How do I deal with mitigating or getting rid of Western Salsify in my pasture?

Asked May 24, 2015, 5:23 PM EDT

We have about 3.5 acres of pasture on our property that we hay. Our pasture is predominantly smooth brome and orchard grass. The pasture is doing fantastic with all of the rain we have had this month and we haven't irrigated yet. One section of our pasture has a lot of Western Salsify that we would like to get ride of. It is about as tall as the pasture grass and has flowered. Can we assume that once we get some consistent sunshine that the pasture grass will choke out the Western salsify before it can go to seed and/or before we cut our pasture? If not, then do you suggest a broadcast spray of any particular herbicide? Many thanks for your help.

Boulder County Colorado

3 Responses

Salsify is an annual so the key to management is keeping it from going to seed. If it is already blooming, then it will shortly be producing seed if it isn't already. You can pull out the plants or cut off the flower heads but it will produce a second flower that will also have to be cut off. This will be tough to do at this point. With the afternoon rains it will also be tough to get a window of a couple of days with it dry enough and long enough to spray. The seeds may also continue to mature after you spray the plants. Once the salsify blooms and produces seed, it will die for this year. So this first cutting is when it will be in the hay. It won't be growing for any subsequent cuttings. Since you know this area is a problem, you could spray it next year with 2,4-D.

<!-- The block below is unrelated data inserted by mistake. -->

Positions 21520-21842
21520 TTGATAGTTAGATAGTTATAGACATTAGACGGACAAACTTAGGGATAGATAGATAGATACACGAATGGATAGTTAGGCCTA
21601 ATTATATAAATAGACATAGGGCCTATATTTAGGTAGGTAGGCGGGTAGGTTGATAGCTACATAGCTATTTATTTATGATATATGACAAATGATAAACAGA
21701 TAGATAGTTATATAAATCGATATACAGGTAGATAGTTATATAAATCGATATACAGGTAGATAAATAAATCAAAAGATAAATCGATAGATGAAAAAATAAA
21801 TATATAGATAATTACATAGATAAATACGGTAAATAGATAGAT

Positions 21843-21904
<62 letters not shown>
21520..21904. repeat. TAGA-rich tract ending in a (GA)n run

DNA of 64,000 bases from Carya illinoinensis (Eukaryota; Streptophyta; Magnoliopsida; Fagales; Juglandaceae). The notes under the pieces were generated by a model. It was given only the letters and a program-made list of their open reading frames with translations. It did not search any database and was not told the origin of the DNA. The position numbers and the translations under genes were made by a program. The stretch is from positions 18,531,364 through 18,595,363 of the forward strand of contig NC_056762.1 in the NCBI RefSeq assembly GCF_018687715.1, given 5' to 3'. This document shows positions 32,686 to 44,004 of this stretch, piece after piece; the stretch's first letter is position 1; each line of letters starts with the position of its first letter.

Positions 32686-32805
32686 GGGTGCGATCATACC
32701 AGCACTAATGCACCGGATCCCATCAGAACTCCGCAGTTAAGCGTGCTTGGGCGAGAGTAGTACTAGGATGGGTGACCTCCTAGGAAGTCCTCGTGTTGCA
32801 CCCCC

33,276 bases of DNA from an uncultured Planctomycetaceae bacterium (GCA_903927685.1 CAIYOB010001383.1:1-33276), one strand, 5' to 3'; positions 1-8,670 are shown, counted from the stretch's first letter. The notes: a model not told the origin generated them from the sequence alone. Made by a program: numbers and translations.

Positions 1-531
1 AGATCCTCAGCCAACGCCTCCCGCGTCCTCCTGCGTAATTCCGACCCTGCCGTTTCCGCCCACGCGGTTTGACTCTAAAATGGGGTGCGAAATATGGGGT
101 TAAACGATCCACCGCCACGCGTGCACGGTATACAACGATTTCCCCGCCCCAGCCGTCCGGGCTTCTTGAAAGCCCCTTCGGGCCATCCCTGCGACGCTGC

Hi Sharon...can the horses still eat the hay if it is cut with the salsify in the grass? Also. If we choose to spray next year, when do you suggest doing a broadcast spray?

The horses will eat the hay and may leave the salsify alone. The one thing to make sure of is that it is dried completely before baling. Otherwise it may mold and cause problems in the bale. Next year spray it before it even starts to flower. You may not recognize it early on but once the stem starts to elongate, you should recognize it and you can spray. The label on the herbicide will also provide you with information on timing of the application.